Amy Hanlon, president of Blue Meta Design, visually showcases the impactful stories of startups through graphic design, partnering with VC’s on cutting-edge investments. A small branding agency located in the Mid-South, Blue Meta Design is client-focused, servicing companies that are changing the world and their communities.
With a goal to create memorable brands, Amy dives deep into the inner workings of each company to develop creative visuals while supplementing customizable services. She works with some of Silicon Valley’s biggest names, giving her insight into what makes a brand stand out to a venture capital firm.
Graphic design is Blue Meta’s medium for making their clients’ brand their competitive edge, ultimately acting as an extension of their clients’ teams, providing highly integrated solutions to help them succeed.
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Table of Contents
We are thrilled to have you join us today, welcome to ValiantCEO Magazine’s exclusive interview! Let’s start off with a little introduction. Tell our readers a bit about yourself and your company.
Amy Hanlon: Thank you, Jed, for having me. My name is Amy Hanlon. I’m a graphic designer by trade and the founder of Blue Meta Design which is an agency that specializes in branding for VCs and startup technology companies.
We consult and work along side our clients to ensure that their visual brand is a competitive advantage for the company. We work to develop brands from the ground up, work on brand extensions, custom websites, pitch decks, collaterals, events, marketing, and more.
2020 and 2021 threw a lot of curve balls into business on a global scale. Based on the experience gleaned in the past couple years, how can businesses thrive in 2022? What lessons have you learned?
Amy Hanlon: I think the biggest lesson learned across the board is the value of your people. Both 2020 and 2021 were wild and stressful. They caused everyone to reevaluate their life, which lead to The Great Resignation. Businesses have traditionally been ran as machines with people being the engine. They were viewed as something that was replaceable and basic compensation that had previously been sufficient was still considered good enough.
While The Great Resignation didn’t effect us internally, we did see the effects of it while working with our clients. Constant turn-over caused projects to be delayed and budgets to expand drastically. Understanding what worked in the past isn’t acceptable any more.
For me, I sought out to have an agency that didn’t work like other agencies. I wanted our team to feel heard, valued, and to have work-life balance while creating amazing work for our clients and working along side them as a team. We also have different generations of employees, so learning what those values mean to each generation has been eye-opening.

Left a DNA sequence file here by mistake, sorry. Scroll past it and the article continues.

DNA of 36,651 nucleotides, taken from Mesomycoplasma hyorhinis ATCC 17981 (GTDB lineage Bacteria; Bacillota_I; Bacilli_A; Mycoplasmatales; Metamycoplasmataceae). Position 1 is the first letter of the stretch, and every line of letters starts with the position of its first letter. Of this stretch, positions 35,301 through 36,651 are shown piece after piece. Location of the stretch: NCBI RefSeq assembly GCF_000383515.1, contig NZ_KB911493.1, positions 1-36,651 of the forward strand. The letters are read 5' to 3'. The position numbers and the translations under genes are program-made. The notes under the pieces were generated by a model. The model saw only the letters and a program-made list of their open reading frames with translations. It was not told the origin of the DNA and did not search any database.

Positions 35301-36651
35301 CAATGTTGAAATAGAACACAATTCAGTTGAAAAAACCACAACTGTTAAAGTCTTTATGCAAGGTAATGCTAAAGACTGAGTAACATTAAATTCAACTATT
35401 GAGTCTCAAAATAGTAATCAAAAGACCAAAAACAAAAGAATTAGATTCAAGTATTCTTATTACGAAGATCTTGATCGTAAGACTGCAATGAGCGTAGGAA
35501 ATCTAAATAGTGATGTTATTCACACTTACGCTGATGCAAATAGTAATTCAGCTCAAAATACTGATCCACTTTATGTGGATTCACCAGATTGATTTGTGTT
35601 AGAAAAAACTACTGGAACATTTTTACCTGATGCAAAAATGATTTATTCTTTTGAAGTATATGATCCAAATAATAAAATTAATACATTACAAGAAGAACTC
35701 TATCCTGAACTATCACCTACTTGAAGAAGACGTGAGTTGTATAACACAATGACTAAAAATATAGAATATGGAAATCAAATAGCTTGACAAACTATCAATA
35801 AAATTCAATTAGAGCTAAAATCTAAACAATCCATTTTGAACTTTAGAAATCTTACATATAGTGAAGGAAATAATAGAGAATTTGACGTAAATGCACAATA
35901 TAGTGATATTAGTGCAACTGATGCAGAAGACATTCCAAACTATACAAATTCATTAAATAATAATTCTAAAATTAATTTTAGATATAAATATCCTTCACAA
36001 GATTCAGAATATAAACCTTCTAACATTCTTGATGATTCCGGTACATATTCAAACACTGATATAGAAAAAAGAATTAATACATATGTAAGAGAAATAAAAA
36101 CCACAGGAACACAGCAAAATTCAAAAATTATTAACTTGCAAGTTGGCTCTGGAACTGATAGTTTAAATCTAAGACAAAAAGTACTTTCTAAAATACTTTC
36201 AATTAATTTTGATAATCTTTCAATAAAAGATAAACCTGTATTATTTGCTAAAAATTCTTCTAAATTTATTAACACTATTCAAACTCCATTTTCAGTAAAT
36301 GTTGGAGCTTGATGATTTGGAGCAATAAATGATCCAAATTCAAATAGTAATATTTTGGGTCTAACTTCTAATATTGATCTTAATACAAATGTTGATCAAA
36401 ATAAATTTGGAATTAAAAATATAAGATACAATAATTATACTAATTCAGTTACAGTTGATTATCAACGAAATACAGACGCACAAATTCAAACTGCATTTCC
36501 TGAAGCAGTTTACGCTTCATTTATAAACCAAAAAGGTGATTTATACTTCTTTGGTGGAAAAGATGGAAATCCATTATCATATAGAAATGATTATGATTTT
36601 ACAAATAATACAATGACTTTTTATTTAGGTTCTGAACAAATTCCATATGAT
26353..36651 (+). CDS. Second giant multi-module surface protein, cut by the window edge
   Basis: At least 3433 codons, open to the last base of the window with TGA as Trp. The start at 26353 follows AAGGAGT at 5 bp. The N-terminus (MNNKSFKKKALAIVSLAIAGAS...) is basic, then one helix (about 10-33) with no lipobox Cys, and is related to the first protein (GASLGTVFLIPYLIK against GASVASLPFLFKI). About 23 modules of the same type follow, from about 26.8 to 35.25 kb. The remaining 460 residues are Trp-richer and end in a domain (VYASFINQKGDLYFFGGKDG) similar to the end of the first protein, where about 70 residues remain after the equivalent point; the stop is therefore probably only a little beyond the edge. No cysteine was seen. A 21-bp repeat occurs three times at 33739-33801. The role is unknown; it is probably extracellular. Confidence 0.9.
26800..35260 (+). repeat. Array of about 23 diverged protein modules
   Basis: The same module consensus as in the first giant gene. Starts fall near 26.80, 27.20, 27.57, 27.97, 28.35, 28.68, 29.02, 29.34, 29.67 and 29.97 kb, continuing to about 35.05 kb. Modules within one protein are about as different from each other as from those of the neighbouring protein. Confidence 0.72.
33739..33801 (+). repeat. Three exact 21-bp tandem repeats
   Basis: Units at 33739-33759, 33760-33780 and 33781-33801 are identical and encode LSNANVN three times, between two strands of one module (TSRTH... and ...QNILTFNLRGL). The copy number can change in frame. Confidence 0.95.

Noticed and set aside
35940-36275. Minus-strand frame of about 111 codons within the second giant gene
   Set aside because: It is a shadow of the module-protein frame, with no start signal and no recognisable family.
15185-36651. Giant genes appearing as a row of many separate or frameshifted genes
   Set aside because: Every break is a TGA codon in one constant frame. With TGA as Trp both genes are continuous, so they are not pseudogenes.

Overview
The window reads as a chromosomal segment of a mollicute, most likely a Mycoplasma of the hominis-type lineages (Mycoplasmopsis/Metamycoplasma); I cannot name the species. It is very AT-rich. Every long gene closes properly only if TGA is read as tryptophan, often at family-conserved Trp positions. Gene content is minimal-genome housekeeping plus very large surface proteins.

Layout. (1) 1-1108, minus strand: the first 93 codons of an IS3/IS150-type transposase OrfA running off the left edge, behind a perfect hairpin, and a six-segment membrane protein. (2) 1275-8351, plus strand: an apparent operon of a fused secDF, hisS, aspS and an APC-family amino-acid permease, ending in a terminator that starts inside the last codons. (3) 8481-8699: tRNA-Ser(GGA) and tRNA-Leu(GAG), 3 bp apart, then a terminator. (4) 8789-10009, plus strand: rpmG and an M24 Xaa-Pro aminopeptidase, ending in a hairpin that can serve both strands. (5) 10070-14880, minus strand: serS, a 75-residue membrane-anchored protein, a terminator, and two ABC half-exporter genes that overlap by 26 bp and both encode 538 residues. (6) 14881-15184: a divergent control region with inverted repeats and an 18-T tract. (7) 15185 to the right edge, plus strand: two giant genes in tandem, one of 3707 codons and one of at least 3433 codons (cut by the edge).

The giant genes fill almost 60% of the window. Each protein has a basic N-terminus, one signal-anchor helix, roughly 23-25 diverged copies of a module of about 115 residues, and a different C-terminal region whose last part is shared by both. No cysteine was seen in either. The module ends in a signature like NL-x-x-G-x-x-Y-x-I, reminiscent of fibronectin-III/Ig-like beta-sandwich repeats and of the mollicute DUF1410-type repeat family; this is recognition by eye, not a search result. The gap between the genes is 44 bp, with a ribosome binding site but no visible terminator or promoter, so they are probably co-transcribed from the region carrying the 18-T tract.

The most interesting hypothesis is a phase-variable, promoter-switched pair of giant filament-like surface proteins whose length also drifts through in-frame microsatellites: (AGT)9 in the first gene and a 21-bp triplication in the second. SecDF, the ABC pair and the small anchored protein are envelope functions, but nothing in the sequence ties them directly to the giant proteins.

It’s forced me to adjust what the definitions of each of these values mean for the agency. As the founder of the agency, it’s incredibly important to be flexible while also establishing a firm foundation for growth. I know who our agency is and what the future looks like. Getting there, however, involves flexibility since the future is unpredictable.
The pandemic seems to keep on disrupting the economy, what should businesses focus on in 2022? What advice would you share?
Amy Hanlon: I think the recession is the biggest disrupter we’re experiencing right now. So many tech companies are laying off their workforce in droves, but that doesn’t mean the actual amount of work is reducing. It means more people are working longer and harder than ever. Combine a heavier workload with little to no compensation for it and the rising prices of every tangible item, people are feeling the pressure and stress of the economy right now.
How has the pandemic changed your industry and how have you adapted?
Amy Hanlon: The pandemic raised havoc amongst design agencies. Many of them folded or were forced to layoff the majority of their workforce. Seeing these things happen as we were just starting to get our foothold was nerve wracking, but it also reinforced my theory of growing slow but strong. Our agency is small, but the people we have on board are the absolute best. I focus on having a firm foundation of smart designers that are quick, creative, and deliver perfect end results.
What advice do you wish you received when the pandemic started and what do you intend on improving in 2022?
Amy Hanlon: Be prepared for the long-haul. I don’t think anyone could have foreseen the longevity that the Pandemic was, the number of casualties, or the long-term implications that it had on our lives
Online business surged higher than ever, B2B, B2C, online shopping, virtual meetings, remote work, Zoom medical consultations, what are your expectations for 2022?